built on experiment and
observation, can possibly extend to; and willingly left, to more presumptuous
inquirers, the task of carrying their reasonings beyond the boundaries of nature.
Finally, to Kirwan's charge that Hutton had limited science
by his "evasion" of origins, Playfair responded that his friend had
strengthened science by his positive program of studying what could be resolved:
Instead of an evasion, therefore, any one who considers the subject fairly, will
see, in Dr. Hutton's reasoning, nothing but the caution of a philosopher, who
wisely confines his theory within the same limits by which nature has confined
his experience and observation.
This all happened a long
time ago and in a context foreign to our concerns. But Hutton's methodological
wisdom, and Playfair's eloquent warning, could not be more relevant today--for
basic principles of empirical science do have an underlying generality that can
transcend time. Practicing scientists have largely (but not always) imbibed Hutton's
wisdom about restricting inquiry to questions that can be answered. But Kirwan's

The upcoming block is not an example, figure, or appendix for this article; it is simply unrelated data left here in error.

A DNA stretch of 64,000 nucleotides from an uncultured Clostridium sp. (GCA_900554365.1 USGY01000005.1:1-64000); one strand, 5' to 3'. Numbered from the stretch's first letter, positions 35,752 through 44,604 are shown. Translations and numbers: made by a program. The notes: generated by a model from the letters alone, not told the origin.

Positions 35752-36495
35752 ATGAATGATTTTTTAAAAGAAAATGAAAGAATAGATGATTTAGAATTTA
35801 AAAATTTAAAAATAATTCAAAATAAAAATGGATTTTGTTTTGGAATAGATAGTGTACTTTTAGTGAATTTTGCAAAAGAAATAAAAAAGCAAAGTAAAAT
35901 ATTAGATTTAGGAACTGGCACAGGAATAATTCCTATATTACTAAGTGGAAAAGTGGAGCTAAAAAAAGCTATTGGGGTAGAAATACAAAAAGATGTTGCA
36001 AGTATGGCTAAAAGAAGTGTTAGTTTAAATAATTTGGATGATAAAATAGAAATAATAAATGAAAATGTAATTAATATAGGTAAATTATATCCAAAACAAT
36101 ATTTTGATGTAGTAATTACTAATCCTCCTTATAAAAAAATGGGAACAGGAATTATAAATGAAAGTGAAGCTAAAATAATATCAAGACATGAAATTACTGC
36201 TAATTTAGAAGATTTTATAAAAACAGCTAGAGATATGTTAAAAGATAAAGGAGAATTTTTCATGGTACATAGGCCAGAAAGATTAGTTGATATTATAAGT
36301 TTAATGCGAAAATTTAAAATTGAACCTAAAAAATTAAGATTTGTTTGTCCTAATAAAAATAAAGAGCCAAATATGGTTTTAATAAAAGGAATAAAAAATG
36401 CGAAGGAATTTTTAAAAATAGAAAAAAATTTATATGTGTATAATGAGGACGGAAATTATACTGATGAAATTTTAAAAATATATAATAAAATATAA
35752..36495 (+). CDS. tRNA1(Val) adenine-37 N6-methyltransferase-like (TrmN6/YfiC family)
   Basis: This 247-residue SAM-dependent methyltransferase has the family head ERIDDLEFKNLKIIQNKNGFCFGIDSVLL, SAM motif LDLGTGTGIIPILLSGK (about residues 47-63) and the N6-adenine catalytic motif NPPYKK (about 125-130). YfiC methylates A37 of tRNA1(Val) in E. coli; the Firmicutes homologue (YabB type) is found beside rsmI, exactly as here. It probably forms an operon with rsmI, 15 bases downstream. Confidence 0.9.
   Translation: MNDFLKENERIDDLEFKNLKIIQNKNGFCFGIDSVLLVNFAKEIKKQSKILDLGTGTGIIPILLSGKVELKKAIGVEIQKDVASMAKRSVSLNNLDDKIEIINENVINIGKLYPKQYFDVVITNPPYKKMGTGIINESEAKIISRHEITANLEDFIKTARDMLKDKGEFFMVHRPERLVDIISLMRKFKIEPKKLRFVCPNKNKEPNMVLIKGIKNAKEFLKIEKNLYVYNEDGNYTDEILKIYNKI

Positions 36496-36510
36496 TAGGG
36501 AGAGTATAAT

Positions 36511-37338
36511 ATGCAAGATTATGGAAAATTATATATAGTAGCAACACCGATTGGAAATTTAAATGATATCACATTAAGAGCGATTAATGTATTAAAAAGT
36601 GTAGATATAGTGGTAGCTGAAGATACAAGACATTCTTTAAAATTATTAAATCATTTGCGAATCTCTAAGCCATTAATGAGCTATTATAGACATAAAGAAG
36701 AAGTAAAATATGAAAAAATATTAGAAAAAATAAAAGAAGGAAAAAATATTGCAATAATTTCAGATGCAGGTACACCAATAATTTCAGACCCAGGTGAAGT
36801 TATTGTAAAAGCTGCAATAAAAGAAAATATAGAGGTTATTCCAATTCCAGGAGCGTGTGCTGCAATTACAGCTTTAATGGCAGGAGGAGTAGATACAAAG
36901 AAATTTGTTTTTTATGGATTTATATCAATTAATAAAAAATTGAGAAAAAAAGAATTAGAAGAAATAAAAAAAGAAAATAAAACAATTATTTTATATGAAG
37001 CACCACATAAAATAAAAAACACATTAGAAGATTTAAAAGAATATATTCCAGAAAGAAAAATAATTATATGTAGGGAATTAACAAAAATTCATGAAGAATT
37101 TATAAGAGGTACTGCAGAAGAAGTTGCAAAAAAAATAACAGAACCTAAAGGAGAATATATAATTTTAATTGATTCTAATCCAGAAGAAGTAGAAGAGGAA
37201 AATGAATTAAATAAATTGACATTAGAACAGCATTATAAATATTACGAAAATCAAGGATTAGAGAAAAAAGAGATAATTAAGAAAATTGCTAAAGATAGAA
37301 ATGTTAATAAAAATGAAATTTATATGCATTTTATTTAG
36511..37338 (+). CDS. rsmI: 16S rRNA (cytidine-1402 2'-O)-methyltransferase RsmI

error of equating the best in science with the biggest questions about ultimate
things continues to be the most common of popular misunderstandings.
I have often mentioned that fifteen years of monthly columns have brought
me an enormous correspondence from nonprofessionals about all aspects of science.
From sheer volume, I obtain a pretty good sense of strengths and weaknesses in
public perceptions. I have found that one common misconception surpasses all others.
People will write, telling me that they have developed a revolutionary theory,
one that will expand the boundaries of science. These theories, usually described
in several pages of single-spaced typescript, are speculations about the deepest
ultimate questions we can ask--what is the nature of life? the origin of the
universe? the beginning of time?
But thoughts are cheap.